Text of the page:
Earlier this week, Gov. Jay Inslee announced that residents of isolated Point Roberts will not have to show proof of a negative test so that they can cross the border to make essential trips to mainland Whatcom county.

COVID numbers update

As of Friday, the United States remained the hardest-hit country in the world during the pandemic with more than 27.9 million confirmed cases and 495,000 related deaths, according to the John Hopkins University COVID-19 dashboard. Canada, meanwhile, was 22nd overall with more than 844,000 cases and 21,000 related deaths.

The U.S. is the third-most populated country in the world with more than 331 million residents, according to, while Canada is No. 39 with more than 37 million residents.

According to the British Columbia COVID-19 dashboard as of Thursday, Feb. 18, the province has seen 75,327 total cases during the pandemic and 1,321 confirmed deaths — an increase of 17,220 cases and 311 deaths since the last border extension was announced Jan. 12. With a population of approximately 5.1 million, British Columbia has seen an infection rate of 337.64 cases and 6.1 deaths per 100,000 residents since Jan. 12.

The Washington State Department of Health, meanwhile, reported 314,655 confirmed cases and 4,803 related deaths on Thursday — an increase of 50,343 cases and 1,104 deaths since Dec. 11. With a population of approximately 7.5 million, the state has averaged 671.2 cases and 14.72 deaths per 100,000 residents since Jan. 12.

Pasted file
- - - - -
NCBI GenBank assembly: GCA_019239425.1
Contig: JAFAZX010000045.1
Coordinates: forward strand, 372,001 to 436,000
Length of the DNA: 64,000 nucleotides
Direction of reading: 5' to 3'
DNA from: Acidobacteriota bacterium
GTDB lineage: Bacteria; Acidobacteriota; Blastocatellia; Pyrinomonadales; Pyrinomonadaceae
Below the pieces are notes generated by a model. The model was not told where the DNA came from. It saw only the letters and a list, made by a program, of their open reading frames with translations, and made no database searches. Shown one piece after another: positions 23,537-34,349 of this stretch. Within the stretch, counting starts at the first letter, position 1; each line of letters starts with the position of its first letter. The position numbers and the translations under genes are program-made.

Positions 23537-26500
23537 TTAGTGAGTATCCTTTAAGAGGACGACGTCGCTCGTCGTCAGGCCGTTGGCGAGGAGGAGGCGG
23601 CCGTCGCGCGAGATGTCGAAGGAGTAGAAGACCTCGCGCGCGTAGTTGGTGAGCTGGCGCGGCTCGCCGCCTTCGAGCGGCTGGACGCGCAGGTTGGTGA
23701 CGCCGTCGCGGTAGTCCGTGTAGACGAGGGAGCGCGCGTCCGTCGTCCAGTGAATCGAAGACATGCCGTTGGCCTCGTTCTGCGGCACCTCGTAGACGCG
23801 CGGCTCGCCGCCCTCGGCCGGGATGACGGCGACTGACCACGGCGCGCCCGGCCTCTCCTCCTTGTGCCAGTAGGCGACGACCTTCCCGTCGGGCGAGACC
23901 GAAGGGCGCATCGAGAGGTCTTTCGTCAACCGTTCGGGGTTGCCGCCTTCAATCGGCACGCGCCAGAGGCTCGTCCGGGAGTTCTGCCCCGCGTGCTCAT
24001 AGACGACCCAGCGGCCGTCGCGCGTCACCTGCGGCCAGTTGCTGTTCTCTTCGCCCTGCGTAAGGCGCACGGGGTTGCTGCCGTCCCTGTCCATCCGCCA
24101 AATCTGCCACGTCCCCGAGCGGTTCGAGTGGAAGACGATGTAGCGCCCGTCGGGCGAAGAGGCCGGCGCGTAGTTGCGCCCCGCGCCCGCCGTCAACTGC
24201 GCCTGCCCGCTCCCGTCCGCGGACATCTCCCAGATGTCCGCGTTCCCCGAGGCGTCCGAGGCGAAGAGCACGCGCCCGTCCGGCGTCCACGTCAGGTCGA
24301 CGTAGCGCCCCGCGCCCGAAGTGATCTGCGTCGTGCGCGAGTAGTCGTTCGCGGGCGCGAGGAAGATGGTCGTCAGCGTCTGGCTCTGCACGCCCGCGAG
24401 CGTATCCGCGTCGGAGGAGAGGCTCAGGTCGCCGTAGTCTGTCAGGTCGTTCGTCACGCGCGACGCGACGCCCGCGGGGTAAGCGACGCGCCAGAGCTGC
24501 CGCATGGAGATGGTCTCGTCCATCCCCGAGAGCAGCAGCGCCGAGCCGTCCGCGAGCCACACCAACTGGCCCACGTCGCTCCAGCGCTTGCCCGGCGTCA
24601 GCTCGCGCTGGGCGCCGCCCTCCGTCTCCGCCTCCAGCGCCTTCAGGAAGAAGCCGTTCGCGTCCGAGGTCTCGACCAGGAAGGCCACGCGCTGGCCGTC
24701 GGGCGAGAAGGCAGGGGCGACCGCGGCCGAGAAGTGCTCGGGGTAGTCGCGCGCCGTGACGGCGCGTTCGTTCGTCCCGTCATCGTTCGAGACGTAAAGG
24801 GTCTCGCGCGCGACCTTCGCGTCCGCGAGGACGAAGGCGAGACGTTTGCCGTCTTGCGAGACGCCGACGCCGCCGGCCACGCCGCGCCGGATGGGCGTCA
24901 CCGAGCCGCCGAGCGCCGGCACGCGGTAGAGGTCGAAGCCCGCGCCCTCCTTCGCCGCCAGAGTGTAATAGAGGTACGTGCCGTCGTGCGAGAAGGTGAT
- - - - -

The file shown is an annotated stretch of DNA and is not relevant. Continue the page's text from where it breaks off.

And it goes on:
Closure economic impact

Whatcom County is certainly feeling the economic impact of the border closure, which now prepares to enter its 12th month.

The Western Washington University Border Policy Research Institute found before the pandemic that Canadians comprise approximately 75% of cross-border travelers to and from Whatcom County, depending on the exchange rate when the border is open, according to information Director Laurie Trautman emailed to The Bellingham Herald for an earlier story.

In 2018, that would have represented approximately 10.5 million southbound Canadian travelers through the Blaine, Lynden, Sumas and Point Roberts points of entry.

Those Canadians represent a large portion of consumers in Whatcom County — anywhere from 2% to 46% of the weekend customer base Whatcom County retailers see, Trautman reported, adding that the average is about 17%.

Essential travel between the two countries is still allowed, though, and that includes transportation of freight.

Bureau of Transportation statistics show that freight shipments across the border are continuing to recover from early pandemic lows.

The statistics show freight crossing the border between the U.S. and Canada in November was down 3.5% from what was seen in October and 4.16% lower than was seen in October of 2019.

Approximately $27.4 billion worth of freight crossed the U.S.-Canada border in trucks in November, the Bureau of Transportation reported, which was down 5.3% over October and down 3.0% from last year. Rail freight over the border was valued at $7.2 billion — down 5.0% from October, but up 0.9% from October of 2019.